Wednesday, February 14, 2018

Trials of Magic by Thomas K. Carpenter



Magic school stories are always fun. Seeing young sorcerers and magic user come into their own and deal with all the social issues and angst that you find in any education system has so much potential for a good story. In this case, however, it's more like a magic college which we don't see as often. Did this one pull it off okay? Let's find out.

Sisters Aurie and Pi have had to work hard for just about everything in life. Aurie feels responsible for her younger sister after their parents tragic deaths and works as hard as she can to make ends meet. Pi is eager to prove herself and is willing to go to any lengths to get what she wants. Soon the sisters are given the chance to enter the trials which, if you pass, you will get a chance to join one of the Hundred Halls, specialized learning facilities for magicians of all kinds. Both Aurie and Pi have their sights set on certain halls and, while both are skilled in magic, they must contend with bullies, unfair professors, devious creatures, and conspiracies if they want to pass...and survive.

First thing about this book that I really wanted to talk about was just how well the sisters were written. Pi, in particular, could have been a disaster as that attitude-filled, hormone-driven, reason-ignoring teenager who wants to do what she wants to do because she wants it. While, sure, she does make some rash decisions that a smarter person might, she's still a nice person. She's kind to others and loves her sister despite how overbearing she can be. They made a pretty good team and I was glad to see that. Aurie was also nicely written. It's made clear from the beginning that she's talented in magic but things don't go her way very often and she has a hard time in this book. In spite of this, she has a great attitude. When she's told that she has to live in a closet, she thinks nothing of it because she's happy to be where she is. Both these ladies are pretty awesome and I liked them both a lot.

The magic set up is pretty interesting, as is the world building. While it's called Trials of Magic, the trials don't even make up a third of the book. They're actually a pretty small part of the story but the real trials these girls go through includes what comes after. Again, they have to fight for every little thing. Between jobs and lessons and some particularly hate-inducing other students, these girls have their work cut out for them. I was actually pretty glad to see this. Both these girls are pretty good at magic and so it was nice to see that everything wasn't too easy for them, which it could very well have been. If the student in the magic school doesn't struggle, then it makes them seem too powerful and we don't get as invested in them as we might have been. This is why I think the Harry Potter books would have been an epic fail if Hermione had been the main character. She would have been a Mary Sue. Admit it. By having the main characters be more like the everyman rather than the superman, we get more invested in whether or not they succeed.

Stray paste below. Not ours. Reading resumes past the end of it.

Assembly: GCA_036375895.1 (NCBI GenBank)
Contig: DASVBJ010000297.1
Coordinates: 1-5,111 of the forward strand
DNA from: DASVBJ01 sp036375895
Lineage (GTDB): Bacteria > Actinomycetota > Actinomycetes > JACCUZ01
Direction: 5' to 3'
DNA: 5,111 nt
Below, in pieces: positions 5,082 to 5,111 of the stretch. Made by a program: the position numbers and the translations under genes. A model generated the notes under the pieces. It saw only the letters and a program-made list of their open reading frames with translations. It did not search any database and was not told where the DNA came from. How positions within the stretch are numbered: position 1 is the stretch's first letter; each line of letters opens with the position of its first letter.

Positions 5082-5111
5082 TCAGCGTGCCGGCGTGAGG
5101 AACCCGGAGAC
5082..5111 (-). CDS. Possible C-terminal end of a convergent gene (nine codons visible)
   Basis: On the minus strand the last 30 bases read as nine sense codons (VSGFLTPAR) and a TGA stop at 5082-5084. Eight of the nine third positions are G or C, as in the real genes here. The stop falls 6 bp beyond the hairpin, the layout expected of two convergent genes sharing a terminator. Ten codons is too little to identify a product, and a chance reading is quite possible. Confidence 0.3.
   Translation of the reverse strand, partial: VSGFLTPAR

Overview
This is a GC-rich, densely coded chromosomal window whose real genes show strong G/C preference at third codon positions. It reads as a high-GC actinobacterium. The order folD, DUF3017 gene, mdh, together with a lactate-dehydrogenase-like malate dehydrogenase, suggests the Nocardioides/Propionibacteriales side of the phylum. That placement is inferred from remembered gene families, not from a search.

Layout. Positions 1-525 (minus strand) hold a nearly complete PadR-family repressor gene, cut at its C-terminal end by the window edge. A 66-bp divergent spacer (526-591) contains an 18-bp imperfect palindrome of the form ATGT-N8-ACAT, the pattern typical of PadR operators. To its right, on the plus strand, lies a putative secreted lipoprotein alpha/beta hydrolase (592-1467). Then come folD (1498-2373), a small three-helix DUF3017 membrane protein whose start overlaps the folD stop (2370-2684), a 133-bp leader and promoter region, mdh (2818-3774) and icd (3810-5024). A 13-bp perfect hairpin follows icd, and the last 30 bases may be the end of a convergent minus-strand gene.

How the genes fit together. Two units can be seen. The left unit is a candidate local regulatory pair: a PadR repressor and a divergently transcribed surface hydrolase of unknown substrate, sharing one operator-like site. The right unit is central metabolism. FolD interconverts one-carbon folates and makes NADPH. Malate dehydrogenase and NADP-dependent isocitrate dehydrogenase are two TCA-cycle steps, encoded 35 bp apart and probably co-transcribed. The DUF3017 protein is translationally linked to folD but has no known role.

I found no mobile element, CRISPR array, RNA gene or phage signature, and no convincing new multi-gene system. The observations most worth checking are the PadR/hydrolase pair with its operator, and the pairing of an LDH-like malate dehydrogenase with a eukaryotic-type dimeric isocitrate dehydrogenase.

If I had any problem with the book it might be that the third act kinda went in its own direction. Now, it wasn't bad, exactly, but it turned out that a plot line that I thought was just a side quest turned out to be the big climax of the story and the search was on for some magical McGuffin that was supposedly a thing....it kinda got it bit crazy near the end. That being said, it wasn't completely detached from the rest of the story and did tie into the girls directly and the struggles they were going through, so I guess it wasn't too bad.

Final Verdict
The characters were really great, the plot was interesting, the world was set up well...all in all, I'd say this one was a success. If it sounds like you'd be interested in it, then it is worth your money at your local bookstore.

Have you read the book? What did you think? Comment below and share your thoughts. Please make sure to Follow Midnight Readings for instant updates. Have a book you'd like me to read or would like to make a recommendation? Contact me on goodreads at https://www.goodreads.com/user/show/65448711-michelle-beer

Next Time: And now...a shameless plug....

Friday, February 9, 2018

Everless by Sara Holland



You remember that movie In Time with Justin Timberlake (it's cool if you don't). Take that concept, add in a lot more fantasy and less heist and you have Everless. Now, this isn't necessarily a bad thing. The idea of both your life and money being one in the same is pretty clever and can have a lot of potential for addressing social issues and commentary on how we view life. Or it could just be a cool gimmick for a YA story, I don't know. Let's dive in.

Jules Ember grew up the daughter of a servant in the halls of Everless, home of the Gerlings, the richest family in the land. Capable of living for hundreds of years off the time they tax from the locals, the Gerlings are law in the land of Sempera, and their power is only getting stronger when their son is engaged to the Queen's daughter. Life turned very hard for Jules when she and her father were banished from Everless, but now she must return to save her father. Soon, though, she comes to discover that her ties to the Gerlings, the Queen, and time itself run deeper than even she could have imagined.